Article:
Tuesday, June 19, 2007

Long Summer Days: A Look Back on My Childhood

Scamp and I headed off to my hometown about 40 minutes from were we live to spend the day swimming with my sister and my niece and nephew. The pool is part of a hilltop camping ground hidden from the rest of the world. It's only 5 minutes from her house, and you would never know it was there. The gravel drive is nestled in a tree-lined hill off the beaten path of the main highway.

We grew up there. My mom, her two cousins and their children along with my sister and I swam and sun-bathed there several days a week during the hot, muggy summers of my childhood. The water to the pool is still ran straight out of an underground stream causing the pool to be chill-to-the-bone cold, but as a child, you get used to it. We were considered the locals along with a few other pool rats whose parent's docked a camper there every summer, feeling as though we owned the pool ourselves.

I spent most of my time under the water along with my cousins Jennifer and Tara. We were fish, only coming out of the water for a quick bite to eat or a dive into the lifeguard-free deep end. We taught ourselves to swim, me being too shy to take lessons, and dive from the side since the diving board had been removed years before. It was rumored that a young man had been killed diving from that old board, and that is why it no longer remained.

We would arrive early, 10 am, opening hours of the pool. Most of the time we were alone and could have to entire pool to ourselves at this early in the day. I remember the clear blue stillness of the water and how you could see straight to the bottom as though you were looking through one of those glass-bottom boats. Nose-pinched, I would drop straight in to the 8-foot deep, resurfacing almost instantly as I jolted from the rough, uneven bottom and back into the glaring sun to gulp a breath of air. The frigid temperatures of the water made it almost impossible to slink slowly down the hand-carved concrete steps of the shallow area.

We would swim until lunch and come sopping wet out of the water, fold a towel around our waists and plop down on the concrete benches underneath the umbrella-covered tables. Our moms always packed a lunch of sandwiches, chips, sodas, and occasionally chocolate-chip cookies. On cloudy days, the cool wind would freeze our still soaked skin and goosebumps would ripple along our arms and legs. As a rule, our moms made up wait at least 15 minutes before getting back into the pool believing we might cramp-up and drown.

After finishing our meals, we would head to the covered pavilion, and tiptoe across the smooth concrete floor trying not to slip from the water dripping off our legs and hair. The pavilion was full of wooden picnic tables, an old green covered pool table and an even older green painted ping pong table with the tiny net barely able to stand straight up. My favorite was billiards, and we always made sure our moms brought plenty of quarters for all of us to play.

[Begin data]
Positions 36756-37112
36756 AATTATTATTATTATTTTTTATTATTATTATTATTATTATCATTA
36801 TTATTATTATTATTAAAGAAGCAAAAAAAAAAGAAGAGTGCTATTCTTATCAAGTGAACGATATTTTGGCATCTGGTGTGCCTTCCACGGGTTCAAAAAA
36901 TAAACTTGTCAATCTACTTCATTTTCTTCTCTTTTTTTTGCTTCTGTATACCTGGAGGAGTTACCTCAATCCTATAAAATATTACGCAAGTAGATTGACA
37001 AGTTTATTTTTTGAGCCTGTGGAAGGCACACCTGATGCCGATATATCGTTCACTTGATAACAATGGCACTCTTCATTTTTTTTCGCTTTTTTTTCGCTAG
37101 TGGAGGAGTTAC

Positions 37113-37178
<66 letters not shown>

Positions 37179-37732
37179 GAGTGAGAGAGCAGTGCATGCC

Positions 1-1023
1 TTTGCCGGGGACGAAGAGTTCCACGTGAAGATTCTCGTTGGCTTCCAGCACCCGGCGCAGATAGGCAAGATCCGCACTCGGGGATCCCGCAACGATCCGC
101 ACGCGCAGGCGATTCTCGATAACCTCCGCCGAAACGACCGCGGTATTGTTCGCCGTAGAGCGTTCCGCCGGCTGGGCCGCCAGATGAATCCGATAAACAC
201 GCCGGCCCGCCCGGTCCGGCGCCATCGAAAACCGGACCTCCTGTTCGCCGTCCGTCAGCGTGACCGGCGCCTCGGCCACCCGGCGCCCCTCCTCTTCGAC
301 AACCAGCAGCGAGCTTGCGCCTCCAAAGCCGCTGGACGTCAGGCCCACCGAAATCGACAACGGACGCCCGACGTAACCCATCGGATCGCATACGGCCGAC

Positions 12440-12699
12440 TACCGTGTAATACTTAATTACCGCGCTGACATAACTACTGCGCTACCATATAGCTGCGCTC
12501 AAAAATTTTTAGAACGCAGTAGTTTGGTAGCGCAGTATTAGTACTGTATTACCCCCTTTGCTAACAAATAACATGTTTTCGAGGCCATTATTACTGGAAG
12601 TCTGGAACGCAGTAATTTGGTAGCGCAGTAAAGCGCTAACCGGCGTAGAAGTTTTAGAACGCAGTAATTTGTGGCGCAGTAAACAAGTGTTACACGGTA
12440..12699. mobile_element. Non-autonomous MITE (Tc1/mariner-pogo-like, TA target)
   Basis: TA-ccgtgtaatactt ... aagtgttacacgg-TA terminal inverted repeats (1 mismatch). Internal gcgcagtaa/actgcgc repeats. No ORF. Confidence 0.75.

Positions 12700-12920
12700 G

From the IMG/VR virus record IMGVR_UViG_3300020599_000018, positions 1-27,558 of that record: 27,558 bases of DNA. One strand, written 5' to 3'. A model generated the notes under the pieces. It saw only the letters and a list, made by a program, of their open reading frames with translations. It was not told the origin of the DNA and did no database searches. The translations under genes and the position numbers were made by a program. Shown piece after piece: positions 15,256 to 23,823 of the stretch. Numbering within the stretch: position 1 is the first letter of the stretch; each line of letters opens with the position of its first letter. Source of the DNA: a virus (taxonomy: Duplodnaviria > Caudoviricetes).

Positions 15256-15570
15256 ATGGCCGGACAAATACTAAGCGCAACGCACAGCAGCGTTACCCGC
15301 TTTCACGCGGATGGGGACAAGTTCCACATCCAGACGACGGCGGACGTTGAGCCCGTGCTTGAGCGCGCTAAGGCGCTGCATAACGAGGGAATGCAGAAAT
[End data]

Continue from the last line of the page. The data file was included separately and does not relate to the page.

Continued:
Finishing up our games, we would head back over to the pool for a quick swim before we hopped back out for a favorite summertime snack, ice cream. The pool's office was built right up next to the pool, and we would run, our towels loosely wrapped around us, into the air-conditioned, arctic of a place when you're wet, office and wait our turn to fish around inside the cooler to find our favorites. Mine was usually the Mickey Mouse shaped ice cream bar, with chocolate-dipped mouse ears and a vanilla cream head on a wooden stick. We would slurp down the special treats as fast as the summer heat made us, then dive back into the pool to wash the melted, stickiness off our hands and mouths.

Around 3:00 pm, our moms would call for us to come on out and dry off before we headed back home. Mostly dry except for my blond-streaked hair plastered to my scalp and my colorful two-piece swimsuit of the summer, I would sit in the back of my mom's black Cutless. The maroon cloth-covered seats were hot to the touch just as the air inside was steaming from the humidity, which made it rather difficult to breathe. We would ride home with the windows down as the heavy breeze dried my hair.

By the end of the summer, my skin would be tanned a deep brown except for the very distinct outline of my swimsuit underneath my clothing. School would start then, and we would long for the days of summer to return.


Jill@Who Could Ask for Anything More said...

What a wonderful memoir of your childhood swimming days. I was a swimmer, too, as a child and lived at the pool. My mom never came along but I have very fond memories of playing with my friends, eating snowcones, sunbathing, etc. My husband and I were just reminiscing last weekend about how hungry we always were after swimming. My favorite after-swim treat was watermelon...another great summertime memory.

Belinda said...

Wow, your description took me right there. I enjoyed reading it so much--experiencing the sights and sensations of a time long gone, but still alive in memory.

Have you heard back from Long Ridge Shawna? You have such a wonderful gift for writing.